Details about the new regulations, which were reported in The New York Times today ( http://www.nytimes.com/2015/01/29/technology/in-china-new-cybersecurity-rules-perturb-western-tech-companies.html?_r=1 ), are a cause for concern, particularly to Western technology companies.
In 2015, the China tech market is expected to account for 43 percent of tech-sector growth worldwide ( http://bits.blogs.nytimes.com/2014/12/02/in-2015-technology-shifts-accelerate-and-china-rules-idc-predicts/ ). With these new regulations, foreign companies and business groups worry that authorities may be trying to push them out of the fast-growing market. According to the Times, the groups—which include the US Chamber of Commerce—sent a letter Wednesday to a top-level Communist Party committee, criticizing the new policies that they say essentially amount to protectionism.
The CBC has an article about a Danish student who has responded to the theft of her nude photos in a very interesting way, by releasing images of her own.
Danish student Emma Holten felt violated when a hacker raided her email and posted her private nude photos for thousands to see online.
In a surprising twist, however, she took a step which she said was empowering—though it may sound counterproductive at first blush.
"I took new photos of myself topless in everyday situations," she told CBC Radio's The Current, explaining the images were "un-sexualized," as a way to "challenge the way with which we see the female body, and accentuate the difference between consent and non-consent."
Holten wrote an accompanying essay, titled Consent, in which she argued that nudity was not the major issue.
Part of the thrill, she learned, was with the "sexualization of non-consent," in which online tormentors and attempted blackmailers "enjoyed that I was in pain and that it was humiliating for me."
"I don't see a problem with being naked on the internet, that's not where the problem lies," Holten explained. "The problem lies with the fact that my consent has been violated."
The Guardian has a video of her explaining her project [NSFW]
You can read her essay here [NSFW]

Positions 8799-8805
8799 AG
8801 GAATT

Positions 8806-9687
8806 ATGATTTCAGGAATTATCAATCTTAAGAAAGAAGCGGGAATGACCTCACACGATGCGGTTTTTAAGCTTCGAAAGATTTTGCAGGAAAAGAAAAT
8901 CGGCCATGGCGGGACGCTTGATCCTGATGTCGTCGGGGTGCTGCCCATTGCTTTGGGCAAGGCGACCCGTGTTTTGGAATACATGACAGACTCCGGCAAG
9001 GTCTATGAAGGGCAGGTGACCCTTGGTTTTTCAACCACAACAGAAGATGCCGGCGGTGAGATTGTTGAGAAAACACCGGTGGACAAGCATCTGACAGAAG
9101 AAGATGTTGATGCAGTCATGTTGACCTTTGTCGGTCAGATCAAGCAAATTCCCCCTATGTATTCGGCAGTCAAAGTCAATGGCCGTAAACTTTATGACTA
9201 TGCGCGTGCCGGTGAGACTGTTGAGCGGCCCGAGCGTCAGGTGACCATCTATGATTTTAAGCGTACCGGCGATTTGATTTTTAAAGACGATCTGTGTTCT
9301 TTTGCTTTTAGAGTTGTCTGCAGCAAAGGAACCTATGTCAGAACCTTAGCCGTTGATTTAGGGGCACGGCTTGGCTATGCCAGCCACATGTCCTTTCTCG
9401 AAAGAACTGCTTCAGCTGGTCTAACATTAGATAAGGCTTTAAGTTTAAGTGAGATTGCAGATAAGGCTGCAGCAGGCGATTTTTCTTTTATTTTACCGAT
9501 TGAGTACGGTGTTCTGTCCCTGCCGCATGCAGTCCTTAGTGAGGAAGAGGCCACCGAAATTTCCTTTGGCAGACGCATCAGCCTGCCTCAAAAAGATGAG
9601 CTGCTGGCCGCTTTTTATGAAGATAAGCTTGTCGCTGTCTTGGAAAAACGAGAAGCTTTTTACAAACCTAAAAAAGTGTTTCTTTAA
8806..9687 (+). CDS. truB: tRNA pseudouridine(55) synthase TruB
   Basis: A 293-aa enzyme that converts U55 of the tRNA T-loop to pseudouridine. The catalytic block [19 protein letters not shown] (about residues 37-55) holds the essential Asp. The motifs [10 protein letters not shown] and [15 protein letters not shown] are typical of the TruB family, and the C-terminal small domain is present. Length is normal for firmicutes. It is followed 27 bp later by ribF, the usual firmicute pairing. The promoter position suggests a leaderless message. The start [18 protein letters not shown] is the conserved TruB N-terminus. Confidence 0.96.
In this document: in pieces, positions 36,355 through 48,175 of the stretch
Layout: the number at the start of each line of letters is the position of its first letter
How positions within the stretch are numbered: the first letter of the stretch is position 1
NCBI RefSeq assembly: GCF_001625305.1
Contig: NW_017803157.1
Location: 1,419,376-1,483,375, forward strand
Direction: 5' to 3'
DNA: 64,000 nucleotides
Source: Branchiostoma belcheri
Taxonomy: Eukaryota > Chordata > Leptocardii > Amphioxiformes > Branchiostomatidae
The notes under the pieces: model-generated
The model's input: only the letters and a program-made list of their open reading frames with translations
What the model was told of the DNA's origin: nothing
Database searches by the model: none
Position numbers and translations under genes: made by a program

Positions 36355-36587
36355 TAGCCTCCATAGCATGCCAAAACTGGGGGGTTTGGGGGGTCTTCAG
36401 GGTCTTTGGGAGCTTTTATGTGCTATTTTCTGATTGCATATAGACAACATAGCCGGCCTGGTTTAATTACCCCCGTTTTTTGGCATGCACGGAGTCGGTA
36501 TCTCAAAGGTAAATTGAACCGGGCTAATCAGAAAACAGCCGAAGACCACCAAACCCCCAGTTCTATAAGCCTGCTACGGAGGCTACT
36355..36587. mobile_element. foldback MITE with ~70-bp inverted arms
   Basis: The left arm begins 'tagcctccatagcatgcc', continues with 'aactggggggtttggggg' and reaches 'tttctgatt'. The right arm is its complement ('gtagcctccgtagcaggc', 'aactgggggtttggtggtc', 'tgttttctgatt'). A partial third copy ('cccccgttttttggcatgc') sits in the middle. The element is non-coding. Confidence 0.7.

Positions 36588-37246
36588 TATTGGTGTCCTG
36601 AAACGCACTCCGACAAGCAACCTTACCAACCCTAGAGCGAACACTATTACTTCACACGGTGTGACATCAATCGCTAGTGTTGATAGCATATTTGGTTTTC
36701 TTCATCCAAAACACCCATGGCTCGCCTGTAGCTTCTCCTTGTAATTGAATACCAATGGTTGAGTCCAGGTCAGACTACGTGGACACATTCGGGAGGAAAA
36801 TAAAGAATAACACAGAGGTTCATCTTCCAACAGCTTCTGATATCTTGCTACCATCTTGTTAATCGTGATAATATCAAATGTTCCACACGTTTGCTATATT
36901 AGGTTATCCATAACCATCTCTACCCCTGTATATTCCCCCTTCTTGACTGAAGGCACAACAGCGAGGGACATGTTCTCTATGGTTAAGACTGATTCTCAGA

Meanwhile in Canada, the Conservative government of Steven Harper is about to introduce new "anti-terrorism" measures on Friday. CBC reports
The expected new powers would allow CSIS (Canadian Security and Intelligence Service) agents to obtain court orders to:
- cancel plane or other travel reservations made by Canadians suspected of wanting to join the Islamic State or other extremists groups overseas;
- block any financial transactions linked to suspected terrorist activity;
- intercept shipments of Canadian-made equipment or material to Canadian individuals or groups that could be used in an attack;
- switch, or make suspect equipment being shipped unusable as part of an on-going investigation.
Under existing law, CSIS must rely on the RCMP (Canadian federal police force) to do these things, and government officials say that can lead to costly delays and, in some cases, an inability to act because the RCMP requires a higher standard of proof to arrest or detain suspects.
This seems to imply that if you affiliate yourself with the wrong people, via "online chatter", or curious download on Youtube, you will become suspect for CSIS and they will be able to disrupt your life, in secret.
"The goal is for CSIS to move from an intelligence-gathering service to an agency that will have the power to disrupt or diminish potential terrorist threats under appropriate judicial oversight,'' a source told CBC News.
Even more importantly, this increased spy agency powers is just one of the changes. Other changes include removal of privacy protections for much data currently governed by the Privacy Act. This will allow private information submitted to different agencies of the government to be legally compiled into a dossier on everyone.